Bridget spontaneously decided to come visit for 2 weeks after her work cruise in Romania was cancelled. The Netherlands is close to Romania, right? She arrived a day after me and we've been exploring the city of Delft together. Of course, our first inclination was to get out of the city, so we made plans to visit Texel Island, which is one in a string of barrier islands (the Frisian Islands) along the Netherlands, Germany, and Denmark. The map below shows the West Frisian Islands, along the Dutch coast. Texel island is the furthest west, and connects to the mainland (city of Den Helder) by ferry.
From the Delft train station (~1 mile from my apartment), we took two trains to reach Den Helder. From there, we wandered along the levee in Den Helder until we found the ferry terminal (vaarhaven).
|The levee/seawall along the coast in Den Helder. No beach left here...|
|Almost at the ferry terminal|
Texel Island is best seen by bike, so we rented bikes next to the ferry terminal when we arrived. We rented the cheap bikes (no gears) for 12 euros/person for 2 days. It took some finagling to attach my backpack to the back of the bike. This was my first overnight bike trip, so it was all new to me. Bridget informed me that this was NOT how bike gear is normally organized. We rode 12 km to Den Koog, which is on the northern coast of the island. On either side we were greeted with picturesque fields of sheep, cows, and horses.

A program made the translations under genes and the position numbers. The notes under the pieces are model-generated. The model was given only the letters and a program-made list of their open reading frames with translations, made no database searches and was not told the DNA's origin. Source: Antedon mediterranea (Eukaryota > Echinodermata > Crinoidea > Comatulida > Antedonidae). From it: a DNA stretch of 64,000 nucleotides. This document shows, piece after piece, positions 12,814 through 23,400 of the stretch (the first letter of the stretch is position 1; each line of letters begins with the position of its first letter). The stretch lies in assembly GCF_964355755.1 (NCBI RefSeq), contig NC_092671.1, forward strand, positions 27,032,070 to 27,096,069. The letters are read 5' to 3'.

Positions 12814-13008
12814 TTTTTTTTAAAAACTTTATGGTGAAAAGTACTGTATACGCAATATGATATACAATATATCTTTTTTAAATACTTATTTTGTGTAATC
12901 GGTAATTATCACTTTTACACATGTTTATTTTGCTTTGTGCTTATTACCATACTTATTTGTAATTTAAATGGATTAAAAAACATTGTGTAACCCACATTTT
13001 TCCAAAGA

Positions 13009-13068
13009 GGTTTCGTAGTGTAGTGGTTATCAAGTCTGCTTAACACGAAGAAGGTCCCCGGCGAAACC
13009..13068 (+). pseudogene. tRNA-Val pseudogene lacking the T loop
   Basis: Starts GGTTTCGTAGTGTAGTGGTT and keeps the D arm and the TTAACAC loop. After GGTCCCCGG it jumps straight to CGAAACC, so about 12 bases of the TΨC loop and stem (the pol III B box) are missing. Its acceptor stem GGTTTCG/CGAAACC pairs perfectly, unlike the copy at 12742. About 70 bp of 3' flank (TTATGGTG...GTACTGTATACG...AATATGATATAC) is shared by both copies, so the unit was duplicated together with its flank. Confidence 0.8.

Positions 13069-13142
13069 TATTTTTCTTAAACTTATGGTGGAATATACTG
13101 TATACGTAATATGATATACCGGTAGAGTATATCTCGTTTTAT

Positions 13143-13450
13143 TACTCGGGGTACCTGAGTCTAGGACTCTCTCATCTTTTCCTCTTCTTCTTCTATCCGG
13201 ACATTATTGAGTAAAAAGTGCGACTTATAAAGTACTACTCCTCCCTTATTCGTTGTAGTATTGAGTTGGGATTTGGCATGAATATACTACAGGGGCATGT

|Happy Bridget, moments before her backpack fell off the bike.|
|Massive backpack strapped to bike.|
|One example of a massive Dutch-style encampment|
|Hiding in our mini tent during one of many afternoon thunderstorms|
|Sunset walk at the Dunes of Texel National Park|
The next morning we woke to a reasonably dry tent and a glint of sunlight. However, by the time we had packed up our bags, the rain was pummeling the tent once again. We conducted the worlds fastest tent take-down and ate our last bread and cheese in the campground bathrooms (less gross than you're imagining). We returned to our bikes and unlocked the super fancy Dutch locks (which lock across the spokes of the back wheel, simply preventing it from rotating. This allows you to leave the bike standing anywhere). On the trip back to the ferry terminal we encountered a massive deluge of rain and hail. After a few minutes of the intensity, we took shelter behind a small shed, huddling next to a French couple. We saw some of our biking acquaintances (other bikers who passed/we passed intermittently) battling the storm and waved from our happy dry spot. Back at the ferry terminal we shared grins of mutual understanding: we survived the storm together.
|Huddling behind a shed, hiding from the hail and torrential downpour.|